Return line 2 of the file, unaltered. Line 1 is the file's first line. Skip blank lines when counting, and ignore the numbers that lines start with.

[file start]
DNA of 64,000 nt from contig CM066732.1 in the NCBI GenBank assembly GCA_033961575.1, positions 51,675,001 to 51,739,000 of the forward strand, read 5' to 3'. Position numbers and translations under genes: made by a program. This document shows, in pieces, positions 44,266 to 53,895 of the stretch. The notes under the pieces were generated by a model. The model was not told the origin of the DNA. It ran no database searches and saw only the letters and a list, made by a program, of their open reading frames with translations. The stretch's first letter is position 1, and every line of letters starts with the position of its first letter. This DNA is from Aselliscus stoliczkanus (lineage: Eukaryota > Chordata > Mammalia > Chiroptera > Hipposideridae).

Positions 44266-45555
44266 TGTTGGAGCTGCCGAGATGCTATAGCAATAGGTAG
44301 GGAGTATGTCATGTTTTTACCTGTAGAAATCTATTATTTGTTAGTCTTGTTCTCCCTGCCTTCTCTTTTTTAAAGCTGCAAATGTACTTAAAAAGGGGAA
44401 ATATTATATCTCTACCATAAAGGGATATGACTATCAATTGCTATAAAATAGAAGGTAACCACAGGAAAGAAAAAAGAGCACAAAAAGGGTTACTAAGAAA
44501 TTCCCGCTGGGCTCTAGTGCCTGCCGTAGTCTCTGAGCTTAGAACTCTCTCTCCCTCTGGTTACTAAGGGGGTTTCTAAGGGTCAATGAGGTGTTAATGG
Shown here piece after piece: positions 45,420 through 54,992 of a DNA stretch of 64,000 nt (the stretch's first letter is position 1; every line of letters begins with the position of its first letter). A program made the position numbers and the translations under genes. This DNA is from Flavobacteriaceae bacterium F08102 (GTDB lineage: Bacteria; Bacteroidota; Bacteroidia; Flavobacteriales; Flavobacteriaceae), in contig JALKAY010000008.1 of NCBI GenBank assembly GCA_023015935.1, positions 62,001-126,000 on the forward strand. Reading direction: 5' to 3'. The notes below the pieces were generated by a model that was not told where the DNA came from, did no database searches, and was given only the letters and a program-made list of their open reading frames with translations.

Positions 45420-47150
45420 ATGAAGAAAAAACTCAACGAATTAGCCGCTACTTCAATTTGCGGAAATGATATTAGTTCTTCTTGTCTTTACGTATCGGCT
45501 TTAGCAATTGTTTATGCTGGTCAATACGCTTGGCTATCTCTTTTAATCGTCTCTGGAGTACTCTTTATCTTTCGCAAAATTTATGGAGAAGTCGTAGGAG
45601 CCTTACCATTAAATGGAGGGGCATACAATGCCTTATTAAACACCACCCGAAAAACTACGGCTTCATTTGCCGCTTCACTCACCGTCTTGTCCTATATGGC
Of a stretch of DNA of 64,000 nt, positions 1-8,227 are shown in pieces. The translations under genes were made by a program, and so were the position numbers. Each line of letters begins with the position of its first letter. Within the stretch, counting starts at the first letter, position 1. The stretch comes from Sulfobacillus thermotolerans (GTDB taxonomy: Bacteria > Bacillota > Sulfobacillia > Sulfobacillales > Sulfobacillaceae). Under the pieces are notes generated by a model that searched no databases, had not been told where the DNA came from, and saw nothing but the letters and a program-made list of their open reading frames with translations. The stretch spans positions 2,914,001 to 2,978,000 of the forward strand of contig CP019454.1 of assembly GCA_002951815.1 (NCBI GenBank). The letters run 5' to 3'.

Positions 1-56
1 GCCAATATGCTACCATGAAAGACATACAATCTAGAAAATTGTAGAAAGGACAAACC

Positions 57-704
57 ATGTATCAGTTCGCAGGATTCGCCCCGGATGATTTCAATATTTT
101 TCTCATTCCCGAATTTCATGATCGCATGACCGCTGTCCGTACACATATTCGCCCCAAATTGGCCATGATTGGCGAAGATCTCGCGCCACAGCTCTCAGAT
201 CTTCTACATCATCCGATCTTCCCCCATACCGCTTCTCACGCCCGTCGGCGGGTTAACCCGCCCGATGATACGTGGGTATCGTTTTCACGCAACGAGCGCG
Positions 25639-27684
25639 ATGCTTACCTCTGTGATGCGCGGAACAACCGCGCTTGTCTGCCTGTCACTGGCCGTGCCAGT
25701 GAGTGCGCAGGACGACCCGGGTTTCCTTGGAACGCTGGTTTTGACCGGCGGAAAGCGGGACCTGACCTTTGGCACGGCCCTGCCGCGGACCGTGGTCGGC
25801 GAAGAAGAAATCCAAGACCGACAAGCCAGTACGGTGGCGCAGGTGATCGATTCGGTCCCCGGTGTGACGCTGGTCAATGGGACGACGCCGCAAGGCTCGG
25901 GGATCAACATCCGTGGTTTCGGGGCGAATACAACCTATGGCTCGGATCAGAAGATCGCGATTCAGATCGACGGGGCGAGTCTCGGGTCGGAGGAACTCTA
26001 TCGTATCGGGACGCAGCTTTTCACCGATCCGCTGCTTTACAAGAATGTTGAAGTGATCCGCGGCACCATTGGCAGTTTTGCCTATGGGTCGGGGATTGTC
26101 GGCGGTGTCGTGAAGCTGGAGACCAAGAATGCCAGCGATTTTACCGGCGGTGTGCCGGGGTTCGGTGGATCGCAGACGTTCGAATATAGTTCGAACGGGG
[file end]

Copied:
Positions 44266-45555